Every time I think I’ve gotten over it, or at least a particular fear, I’ll somehow think up another one. It’s really annoying. XD .
    Thank you! ,

  • This is a great article. I am currently at the midpoint of an overseas holiday with thoughts and compulsion out of control, and now worried the rest of the week and journey and all of those triggers. This is entirely how I feel and reading some one else express how awful this can feel makes me feel a bit more human. It’s hard though…

    • Thank you for sharing your experience, GooseR. I’m glad you liked the article. 🙂 I’m glad to know if makes you feel a bit more human, but sorry you’re suffering like this, and while you’re traveling on holiday. I hope you find some relief soon, and long-term relief when possible.

  • I had this problem for a while now. My biggest triggers were living with my girlfriend and driving with traffic in the opposite lane (fear of self-harm). I’m so glad that I took the time to do some researches tonight and came through your article. Now that I have a better understanding of the situation, I can finally work on myself. Thank you!

  • Brilliant, simply brilliant. I’ve just been to see a phycologist and mentioned 80% of things things mention on this article and he didn’t seem to have a clue as to what I was on about.

    Thank you for this.

    • So glad you found the article helpful, HK. Sadly this manifestation of OCD is still not recognized and understood a lot of the time, even within the mental health community.

  • Dear. Dr. Gillihan:
    I was close to going “off” after I had some harm thoughts, to the point where I was seriously contemplating ending a meaningful relationship (over a barking dog of all things). This article hit all the nails on all their heads, and made me rethink everything. Thank you. Thank you for taking the time to make content that makes us feel better and healthier. I think this type of work really makes a difference!
    All the best!

    • Michel, I appreciate your letting me know. I’m so glad you found it useful, and I like what you said about this type of work making a difference. I certainly hope so. All the best to you, as well.

  • I’ve recently been struggling with thoughts like this and it has drained me because I’m terrified that I even had thoughts like this about my family, but after doing a little research about this I feel comforted by the fact that I’m not the only one. I’ve had passing thoughts before but it’s been constant the past few weeks like I’ll find myself thinking about it when I’m not doing anything and the fact that I have these thoughts scare me. I’ve reached out for help with a therapist recently, should I mention this to them?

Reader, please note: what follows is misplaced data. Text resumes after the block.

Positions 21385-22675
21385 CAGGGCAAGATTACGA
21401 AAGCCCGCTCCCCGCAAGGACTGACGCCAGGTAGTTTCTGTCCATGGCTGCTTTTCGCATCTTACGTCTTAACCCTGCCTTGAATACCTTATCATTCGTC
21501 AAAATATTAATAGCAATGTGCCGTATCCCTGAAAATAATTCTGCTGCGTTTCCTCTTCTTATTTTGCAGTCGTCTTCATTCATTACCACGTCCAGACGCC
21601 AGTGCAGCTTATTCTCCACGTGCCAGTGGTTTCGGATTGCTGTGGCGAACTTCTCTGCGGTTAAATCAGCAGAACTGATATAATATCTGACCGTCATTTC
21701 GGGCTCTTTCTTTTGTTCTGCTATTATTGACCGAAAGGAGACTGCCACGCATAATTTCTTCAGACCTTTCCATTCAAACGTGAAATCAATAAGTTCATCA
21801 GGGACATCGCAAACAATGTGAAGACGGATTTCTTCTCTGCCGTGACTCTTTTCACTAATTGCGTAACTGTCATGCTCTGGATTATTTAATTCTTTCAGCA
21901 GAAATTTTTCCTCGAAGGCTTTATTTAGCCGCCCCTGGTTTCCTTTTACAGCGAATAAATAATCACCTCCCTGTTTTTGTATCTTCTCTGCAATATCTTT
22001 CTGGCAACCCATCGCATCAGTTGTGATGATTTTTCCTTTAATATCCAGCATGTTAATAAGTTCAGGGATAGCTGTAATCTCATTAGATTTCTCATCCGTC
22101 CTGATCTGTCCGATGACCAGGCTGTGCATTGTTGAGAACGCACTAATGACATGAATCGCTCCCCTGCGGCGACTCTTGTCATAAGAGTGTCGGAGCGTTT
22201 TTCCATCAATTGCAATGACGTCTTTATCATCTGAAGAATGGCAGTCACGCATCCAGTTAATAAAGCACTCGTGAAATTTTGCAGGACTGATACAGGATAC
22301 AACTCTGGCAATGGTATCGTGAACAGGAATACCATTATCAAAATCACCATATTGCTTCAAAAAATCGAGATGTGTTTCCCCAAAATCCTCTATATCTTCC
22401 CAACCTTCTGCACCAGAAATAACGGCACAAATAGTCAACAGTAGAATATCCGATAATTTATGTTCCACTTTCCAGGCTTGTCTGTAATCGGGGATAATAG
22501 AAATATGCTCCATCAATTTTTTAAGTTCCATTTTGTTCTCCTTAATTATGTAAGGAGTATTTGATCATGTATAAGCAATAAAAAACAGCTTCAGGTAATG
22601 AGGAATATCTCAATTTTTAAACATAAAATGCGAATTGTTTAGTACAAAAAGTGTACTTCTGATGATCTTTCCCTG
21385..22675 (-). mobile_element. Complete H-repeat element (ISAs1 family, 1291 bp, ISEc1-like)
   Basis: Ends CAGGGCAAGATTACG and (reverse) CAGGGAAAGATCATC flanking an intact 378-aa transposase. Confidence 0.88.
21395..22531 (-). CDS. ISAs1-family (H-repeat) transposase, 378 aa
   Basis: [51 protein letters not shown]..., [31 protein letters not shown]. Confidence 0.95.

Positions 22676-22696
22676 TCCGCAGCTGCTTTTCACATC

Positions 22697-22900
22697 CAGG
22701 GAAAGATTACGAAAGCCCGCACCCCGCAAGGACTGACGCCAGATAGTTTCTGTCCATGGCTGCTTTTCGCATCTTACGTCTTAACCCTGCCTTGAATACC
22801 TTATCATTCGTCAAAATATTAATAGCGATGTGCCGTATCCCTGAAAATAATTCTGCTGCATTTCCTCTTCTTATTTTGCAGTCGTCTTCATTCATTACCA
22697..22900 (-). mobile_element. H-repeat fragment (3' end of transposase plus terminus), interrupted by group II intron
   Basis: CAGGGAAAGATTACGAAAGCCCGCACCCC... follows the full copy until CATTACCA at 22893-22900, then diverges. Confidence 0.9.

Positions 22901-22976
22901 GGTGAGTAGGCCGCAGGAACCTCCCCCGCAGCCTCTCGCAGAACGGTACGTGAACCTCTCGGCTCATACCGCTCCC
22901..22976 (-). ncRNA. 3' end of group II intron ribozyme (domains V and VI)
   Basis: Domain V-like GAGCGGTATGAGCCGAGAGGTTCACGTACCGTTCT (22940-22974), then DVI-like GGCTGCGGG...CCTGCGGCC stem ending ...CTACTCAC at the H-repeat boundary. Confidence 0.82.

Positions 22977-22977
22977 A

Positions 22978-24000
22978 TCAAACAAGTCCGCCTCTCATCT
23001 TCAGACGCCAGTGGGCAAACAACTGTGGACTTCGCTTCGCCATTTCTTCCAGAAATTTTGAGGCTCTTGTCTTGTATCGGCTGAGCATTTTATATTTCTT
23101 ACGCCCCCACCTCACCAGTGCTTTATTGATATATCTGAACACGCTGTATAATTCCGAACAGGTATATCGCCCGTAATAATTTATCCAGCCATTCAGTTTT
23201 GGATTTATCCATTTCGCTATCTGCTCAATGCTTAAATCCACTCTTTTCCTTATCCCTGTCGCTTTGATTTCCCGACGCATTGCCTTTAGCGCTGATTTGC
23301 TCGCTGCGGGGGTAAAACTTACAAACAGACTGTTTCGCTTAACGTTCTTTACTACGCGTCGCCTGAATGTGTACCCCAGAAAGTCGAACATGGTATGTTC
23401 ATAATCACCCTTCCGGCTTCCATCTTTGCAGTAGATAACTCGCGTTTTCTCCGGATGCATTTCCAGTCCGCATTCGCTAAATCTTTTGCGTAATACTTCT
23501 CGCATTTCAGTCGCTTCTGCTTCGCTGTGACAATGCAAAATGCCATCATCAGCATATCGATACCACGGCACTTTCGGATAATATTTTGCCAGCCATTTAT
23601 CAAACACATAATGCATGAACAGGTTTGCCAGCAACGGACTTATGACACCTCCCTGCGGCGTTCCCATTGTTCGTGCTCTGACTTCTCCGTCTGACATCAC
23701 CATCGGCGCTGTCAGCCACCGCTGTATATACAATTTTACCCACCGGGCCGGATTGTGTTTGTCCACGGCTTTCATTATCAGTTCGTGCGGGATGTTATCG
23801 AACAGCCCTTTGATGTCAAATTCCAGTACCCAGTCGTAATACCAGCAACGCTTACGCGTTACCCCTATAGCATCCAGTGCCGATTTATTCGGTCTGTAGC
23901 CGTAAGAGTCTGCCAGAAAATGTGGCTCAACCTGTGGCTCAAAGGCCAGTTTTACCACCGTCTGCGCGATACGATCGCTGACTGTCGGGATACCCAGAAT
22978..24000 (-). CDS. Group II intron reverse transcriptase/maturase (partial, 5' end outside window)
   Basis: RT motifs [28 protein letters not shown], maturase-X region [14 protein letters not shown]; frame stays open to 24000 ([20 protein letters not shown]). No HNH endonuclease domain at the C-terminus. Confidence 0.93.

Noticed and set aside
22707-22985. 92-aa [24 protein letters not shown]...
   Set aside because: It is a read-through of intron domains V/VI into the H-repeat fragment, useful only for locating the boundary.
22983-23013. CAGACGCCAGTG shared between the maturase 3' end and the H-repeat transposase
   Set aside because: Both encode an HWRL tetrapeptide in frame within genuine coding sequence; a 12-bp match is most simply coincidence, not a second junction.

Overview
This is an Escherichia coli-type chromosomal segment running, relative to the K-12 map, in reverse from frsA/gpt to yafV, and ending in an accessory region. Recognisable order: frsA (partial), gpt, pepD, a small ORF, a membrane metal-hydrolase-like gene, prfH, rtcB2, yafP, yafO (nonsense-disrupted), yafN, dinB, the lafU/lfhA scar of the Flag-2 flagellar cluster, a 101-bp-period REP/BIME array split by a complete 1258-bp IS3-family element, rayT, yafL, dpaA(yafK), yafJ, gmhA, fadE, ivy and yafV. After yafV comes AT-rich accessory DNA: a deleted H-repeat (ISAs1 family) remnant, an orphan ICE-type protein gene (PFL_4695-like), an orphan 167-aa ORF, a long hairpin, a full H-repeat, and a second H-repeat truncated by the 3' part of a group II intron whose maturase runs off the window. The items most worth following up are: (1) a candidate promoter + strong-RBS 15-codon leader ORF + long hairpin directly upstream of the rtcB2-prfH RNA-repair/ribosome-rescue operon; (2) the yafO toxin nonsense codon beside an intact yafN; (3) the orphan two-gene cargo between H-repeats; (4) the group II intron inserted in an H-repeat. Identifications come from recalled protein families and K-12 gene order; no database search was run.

• Thanks for your comments, Aly. No, you’re certainly not alone. I would mention these things to your therapist, including this article if you think it might be helpful. Best wishes to you as you navigate through this.

  • I have suffered since I was 17 I’m now 23 I have seen so many different practitioners and am currently working with someone at the moment to help me I’ve started to believe these thoughts even though I wouldn’t do it and never have because they’ve because so intense and I have had different ocd harm thought more than one which I find distressing because when I first got this is was the one thought for years now I have loads of them and they’ve got worse and worse I feel emotionally numb like I can’t feel love some times it’s hard to cry even when I want to but then sometimes I can’t stop myself crying please can you help recommend what I should do

    • Thank you for sharing your experience. I’m sorry you’ve suffered with this. The best approach is to find someone who specializes in this condition, and follow the treatment (which is Exposure and Response Prevention). You might also find support through high-quality online forums like I also listed some books at the end of the post that many people find helpful as they’re going through therapy. I wish you all the best and that you find relief. You’re not alone.

  • I’m so happy I found this, I was getting these thoughts awhile ago and when I got them it would make me sick to my stomach and I would actually throw up because hurting someone is the last thing I would want to do. I wanted to isolate myself because I didn’t wanna think that way, but maybe it’s best to go against the thought and show that I’m in control. Thanks again.